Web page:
Debate Info

Believe statement Disagree with Statement
Debate Score:16
Total Votes:16
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 Believe statement (7)
 Disagree with Statement (5)

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IAmAarya(6) pic

Can people who are noble in some aspect but immoral in others still be considered heroes?


Believe statement

Side Score: 10

Disagree with Statement

Side Score: 6

If a totally disreputable scoundrel risked his life to rescue me from a certain death situation I, and I'm sure everyone around would, quite rightly regard him/her as a hero.

A lot of decorated wartime heroes were immoral, barroom brawling, womanizing misfits who were condemned in 'civvy street' as piranha's.

Side: Believe statement
IAmAarya(6) Clarified
1 point

Could you give an example of these decorated wartime heroes?

Side: Believe statement
1 point

Of course they can. Hero is not necessarily a title for a full life's work, it's usually attributable to a specific act.

Funny true story. I have two infants and one of the CDs for music in our car is a Schoolhouse Rock song collection (from the educational songs for kids which used to air on TV over three decades ago). One of those is "Zero my Hero" and it introduces the song talking about how a hero may be from a famous battle, but it also may be a dog, or a little boy who knew the right thing to do. And then of course goes on to sing about the virtues of zero in math. Great song actually.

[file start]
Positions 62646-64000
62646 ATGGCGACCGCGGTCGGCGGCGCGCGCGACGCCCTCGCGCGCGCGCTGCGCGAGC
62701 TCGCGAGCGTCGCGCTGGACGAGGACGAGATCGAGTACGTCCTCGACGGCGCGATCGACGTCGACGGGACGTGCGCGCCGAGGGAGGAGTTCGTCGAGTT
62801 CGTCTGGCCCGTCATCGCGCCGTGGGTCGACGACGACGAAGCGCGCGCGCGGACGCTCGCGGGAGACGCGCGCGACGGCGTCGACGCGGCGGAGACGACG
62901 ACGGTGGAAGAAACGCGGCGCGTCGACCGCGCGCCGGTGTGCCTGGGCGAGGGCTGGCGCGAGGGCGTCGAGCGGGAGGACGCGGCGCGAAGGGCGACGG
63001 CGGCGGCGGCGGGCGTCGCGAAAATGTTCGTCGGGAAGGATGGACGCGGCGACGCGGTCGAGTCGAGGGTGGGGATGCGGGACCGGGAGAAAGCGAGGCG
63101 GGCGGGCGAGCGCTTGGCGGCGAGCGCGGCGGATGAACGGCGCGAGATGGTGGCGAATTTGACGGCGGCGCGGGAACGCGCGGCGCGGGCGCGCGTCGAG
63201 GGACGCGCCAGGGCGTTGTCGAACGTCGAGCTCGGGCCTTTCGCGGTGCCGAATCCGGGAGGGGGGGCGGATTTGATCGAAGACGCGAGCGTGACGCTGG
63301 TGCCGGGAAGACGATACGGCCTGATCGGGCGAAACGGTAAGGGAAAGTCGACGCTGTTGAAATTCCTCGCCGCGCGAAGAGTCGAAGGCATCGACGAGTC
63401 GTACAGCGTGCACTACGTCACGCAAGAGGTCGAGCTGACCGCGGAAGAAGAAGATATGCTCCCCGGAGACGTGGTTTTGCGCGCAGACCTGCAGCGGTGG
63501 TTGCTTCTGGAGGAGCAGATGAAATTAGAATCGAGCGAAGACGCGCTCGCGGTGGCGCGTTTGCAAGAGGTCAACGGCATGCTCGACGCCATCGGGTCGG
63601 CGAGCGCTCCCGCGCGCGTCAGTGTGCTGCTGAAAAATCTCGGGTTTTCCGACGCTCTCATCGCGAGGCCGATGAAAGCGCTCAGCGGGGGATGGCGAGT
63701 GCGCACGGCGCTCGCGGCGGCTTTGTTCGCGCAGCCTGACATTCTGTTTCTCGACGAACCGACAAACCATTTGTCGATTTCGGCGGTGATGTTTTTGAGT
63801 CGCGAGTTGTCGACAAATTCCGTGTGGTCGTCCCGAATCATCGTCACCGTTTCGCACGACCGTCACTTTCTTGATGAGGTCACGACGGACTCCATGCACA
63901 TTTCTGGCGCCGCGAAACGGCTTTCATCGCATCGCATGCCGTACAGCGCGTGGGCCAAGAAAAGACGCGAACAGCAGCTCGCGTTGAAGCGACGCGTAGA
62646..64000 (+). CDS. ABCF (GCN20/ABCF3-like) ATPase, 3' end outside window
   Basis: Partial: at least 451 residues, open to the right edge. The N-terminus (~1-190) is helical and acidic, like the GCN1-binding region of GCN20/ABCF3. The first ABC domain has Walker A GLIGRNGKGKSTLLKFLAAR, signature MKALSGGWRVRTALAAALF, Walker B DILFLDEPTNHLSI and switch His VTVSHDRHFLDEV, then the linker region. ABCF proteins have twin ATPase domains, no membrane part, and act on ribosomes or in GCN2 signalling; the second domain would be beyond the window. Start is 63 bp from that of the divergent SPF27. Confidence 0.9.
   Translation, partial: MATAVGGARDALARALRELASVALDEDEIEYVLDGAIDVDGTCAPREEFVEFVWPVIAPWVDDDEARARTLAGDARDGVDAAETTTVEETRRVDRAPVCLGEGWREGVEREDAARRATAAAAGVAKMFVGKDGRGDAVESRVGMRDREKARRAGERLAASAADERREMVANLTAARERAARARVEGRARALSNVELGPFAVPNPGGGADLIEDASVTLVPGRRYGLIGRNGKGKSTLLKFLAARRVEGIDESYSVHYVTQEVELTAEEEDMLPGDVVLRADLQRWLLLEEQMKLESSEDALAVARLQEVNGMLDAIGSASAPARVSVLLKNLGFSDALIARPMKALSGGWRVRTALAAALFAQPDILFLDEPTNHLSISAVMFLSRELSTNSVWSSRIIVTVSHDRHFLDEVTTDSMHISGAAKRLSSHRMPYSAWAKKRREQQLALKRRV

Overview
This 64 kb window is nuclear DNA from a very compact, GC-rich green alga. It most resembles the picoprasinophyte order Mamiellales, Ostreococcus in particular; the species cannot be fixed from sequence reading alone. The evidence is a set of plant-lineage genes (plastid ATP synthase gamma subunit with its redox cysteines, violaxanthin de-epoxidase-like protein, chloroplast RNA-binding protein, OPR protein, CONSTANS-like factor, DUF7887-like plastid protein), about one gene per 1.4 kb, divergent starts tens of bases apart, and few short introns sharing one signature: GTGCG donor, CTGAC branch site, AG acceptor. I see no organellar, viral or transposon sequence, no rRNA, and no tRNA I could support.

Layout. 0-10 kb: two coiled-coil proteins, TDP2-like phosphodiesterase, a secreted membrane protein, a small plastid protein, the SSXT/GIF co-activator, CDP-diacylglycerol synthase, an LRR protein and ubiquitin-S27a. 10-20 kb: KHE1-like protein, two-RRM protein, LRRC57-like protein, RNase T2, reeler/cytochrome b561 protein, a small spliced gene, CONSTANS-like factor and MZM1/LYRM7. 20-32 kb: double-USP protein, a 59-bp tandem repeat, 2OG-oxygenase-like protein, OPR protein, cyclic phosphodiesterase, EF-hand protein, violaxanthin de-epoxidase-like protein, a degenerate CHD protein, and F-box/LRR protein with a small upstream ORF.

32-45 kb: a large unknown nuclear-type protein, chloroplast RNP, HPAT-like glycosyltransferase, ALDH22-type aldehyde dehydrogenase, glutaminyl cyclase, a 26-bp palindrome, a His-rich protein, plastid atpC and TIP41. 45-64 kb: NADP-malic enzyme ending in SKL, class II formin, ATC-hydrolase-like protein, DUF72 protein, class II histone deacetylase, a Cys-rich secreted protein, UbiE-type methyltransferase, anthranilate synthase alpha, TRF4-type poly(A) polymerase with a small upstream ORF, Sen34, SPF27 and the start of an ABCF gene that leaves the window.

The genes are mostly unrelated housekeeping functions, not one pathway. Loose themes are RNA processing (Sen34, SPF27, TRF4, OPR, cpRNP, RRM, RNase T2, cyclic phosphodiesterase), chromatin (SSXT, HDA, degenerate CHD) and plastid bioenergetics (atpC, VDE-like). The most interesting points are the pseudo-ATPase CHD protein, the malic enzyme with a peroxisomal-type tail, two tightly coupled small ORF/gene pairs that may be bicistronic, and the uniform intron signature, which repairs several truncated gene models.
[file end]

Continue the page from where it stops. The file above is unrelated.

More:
Hey, if a dog, or a child, or the number 0 can be heroes then even a mafioso who one day saves a school bus of kids from crashing might be a hero, too, despite also being a hit man in his daily life.

Side: Believe statement
1 point

Sure. It is a bit of a balancing act though and not an on/off switch. Some negatives appear too great to be overcome by an act of heroism redeeming a person. Of course it is a matter of perspective, hero to some might not be hero to all.

But a hero with flaws can give hope and is easier for others to relate to. A 'hero' with flaws shows that it does not take some iconic bastion of heroism to make a positive change but that every day people can do these acts too.

Side: Believe statement
1 point

Both of those qualities can swing from extreme to moderate.

You would have to define noble, and immoral, and even hero.

And by what measure of standard and to who is the audience?.

The short answer is you can have noble qualities, and be in an immoral state, or live in immoral way, and one could be a hero true heroship for something merit worthy.

But not giving out a hero status for being sensitive and neec a tophy, or for being openly immoral, or a trophy consolation prize hero crap that seems to be elevated in this wacked out generation.

Side: Believe statement
Cartman(18192) Disputed
1 point

You would have to define noble, and immoral, and even hero.

There was nothing stopping you from doing that yourself. Another failed opportunity to give your own personal thoughts.

Side: Disagree with Statement